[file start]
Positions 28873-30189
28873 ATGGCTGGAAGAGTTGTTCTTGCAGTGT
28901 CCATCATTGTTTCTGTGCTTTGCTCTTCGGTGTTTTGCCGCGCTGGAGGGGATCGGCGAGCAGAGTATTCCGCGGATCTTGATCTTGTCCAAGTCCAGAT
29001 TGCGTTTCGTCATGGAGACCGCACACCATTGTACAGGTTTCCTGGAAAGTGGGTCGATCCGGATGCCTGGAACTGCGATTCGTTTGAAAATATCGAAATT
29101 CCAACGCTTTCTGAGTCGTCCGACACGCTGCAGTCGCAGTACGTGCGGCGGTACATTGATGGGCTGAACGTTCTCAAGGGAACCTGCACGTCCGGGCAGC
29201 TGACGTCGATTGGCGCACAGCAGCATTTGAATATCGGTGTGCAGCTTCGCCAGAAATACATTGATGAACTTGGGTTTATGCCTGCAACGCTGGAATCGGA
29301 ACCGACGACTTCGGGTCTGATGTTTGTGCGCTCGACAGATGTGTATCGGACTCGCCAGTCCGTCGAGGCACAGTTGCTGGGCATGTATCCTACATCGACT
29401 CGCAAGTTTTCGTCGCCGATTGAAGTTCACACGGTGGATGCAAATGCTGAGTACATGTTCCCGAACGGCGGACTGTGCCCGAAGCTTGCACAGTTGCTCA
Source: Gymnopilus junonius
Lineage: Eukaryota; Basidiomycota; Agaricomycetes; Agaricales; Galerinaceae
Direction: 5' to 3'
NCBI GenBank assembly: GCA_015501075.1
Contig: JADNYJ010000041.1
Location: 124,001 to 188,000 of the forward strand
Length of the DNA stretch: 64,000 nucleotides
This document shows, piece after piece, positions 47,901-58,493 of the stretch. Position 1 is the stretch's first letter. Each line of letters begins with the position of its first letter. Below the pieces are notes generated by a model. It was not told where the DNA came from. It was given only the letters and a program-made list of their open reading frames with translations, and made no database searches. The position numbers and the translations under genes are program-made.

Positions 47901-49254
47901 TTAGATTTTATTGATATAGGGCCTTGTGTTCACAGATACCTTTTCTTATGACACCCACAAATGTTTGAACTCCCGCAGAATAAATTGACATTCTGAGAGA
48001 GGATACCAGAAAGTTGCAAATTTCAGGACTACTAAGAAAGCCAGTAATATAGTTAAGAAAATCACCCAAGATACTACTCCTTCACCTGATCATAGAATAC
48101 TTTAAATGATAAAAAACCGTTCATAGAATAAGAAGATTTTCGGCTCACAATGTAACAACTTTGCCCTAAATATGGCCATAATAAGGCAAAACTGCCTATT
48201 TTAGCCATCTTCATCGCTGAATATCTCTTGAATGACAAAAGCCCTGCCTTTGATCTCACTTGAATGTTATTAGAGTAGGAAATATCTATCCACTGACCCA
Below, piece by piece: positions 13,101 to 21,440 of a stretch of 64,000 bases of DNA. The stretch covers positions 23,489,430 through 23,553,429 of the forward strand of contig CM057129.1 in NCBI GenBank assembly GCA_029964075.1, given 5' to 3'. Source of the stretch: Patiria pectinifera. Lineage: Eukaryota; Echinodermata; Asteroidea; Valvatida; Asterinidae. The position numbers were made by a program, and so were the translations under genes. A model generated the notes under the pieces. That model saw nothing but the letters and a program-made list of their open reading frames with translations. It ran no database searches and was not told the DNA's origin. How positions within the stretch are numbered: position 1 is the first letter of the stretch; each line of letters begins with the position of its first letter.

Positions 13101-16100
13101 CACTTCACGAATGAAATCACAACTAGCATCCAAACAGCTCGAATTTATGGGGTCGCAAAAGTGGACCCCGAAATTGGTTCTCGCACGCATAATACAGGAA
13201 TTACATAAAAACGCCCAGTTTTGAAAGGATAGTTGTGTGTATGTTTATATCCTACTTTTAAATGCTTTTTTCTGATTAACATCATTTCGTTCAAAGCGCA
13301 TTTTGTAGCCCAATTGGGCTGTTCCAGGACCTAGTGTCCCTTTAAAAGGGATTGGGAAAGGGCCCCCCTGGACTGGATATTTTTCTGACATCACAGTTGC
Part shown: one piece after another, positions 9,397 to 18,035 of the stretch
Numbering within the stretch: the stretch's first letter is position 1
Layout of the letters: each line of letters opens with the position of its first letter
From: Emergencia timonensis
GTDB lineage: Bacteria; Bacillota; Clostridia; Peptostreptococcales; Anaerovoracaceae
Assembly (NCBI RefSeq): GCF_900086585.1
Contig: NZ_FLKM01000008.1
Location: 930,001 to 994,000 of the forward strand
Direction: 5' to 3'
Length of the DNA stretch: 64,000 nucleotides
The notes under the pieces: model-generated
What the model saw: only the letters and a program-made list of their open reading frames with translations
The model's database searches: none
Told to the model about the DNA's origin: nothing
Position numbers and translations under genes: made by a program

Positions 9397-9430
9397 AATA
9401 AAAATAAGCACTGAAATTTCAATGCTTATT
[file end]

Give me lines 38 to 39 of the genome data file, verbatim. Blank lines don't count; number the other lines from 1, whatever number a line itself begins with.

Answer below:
What the model saw: only the letters and a program-made list of their open reading frames with translations
The model's database searches: none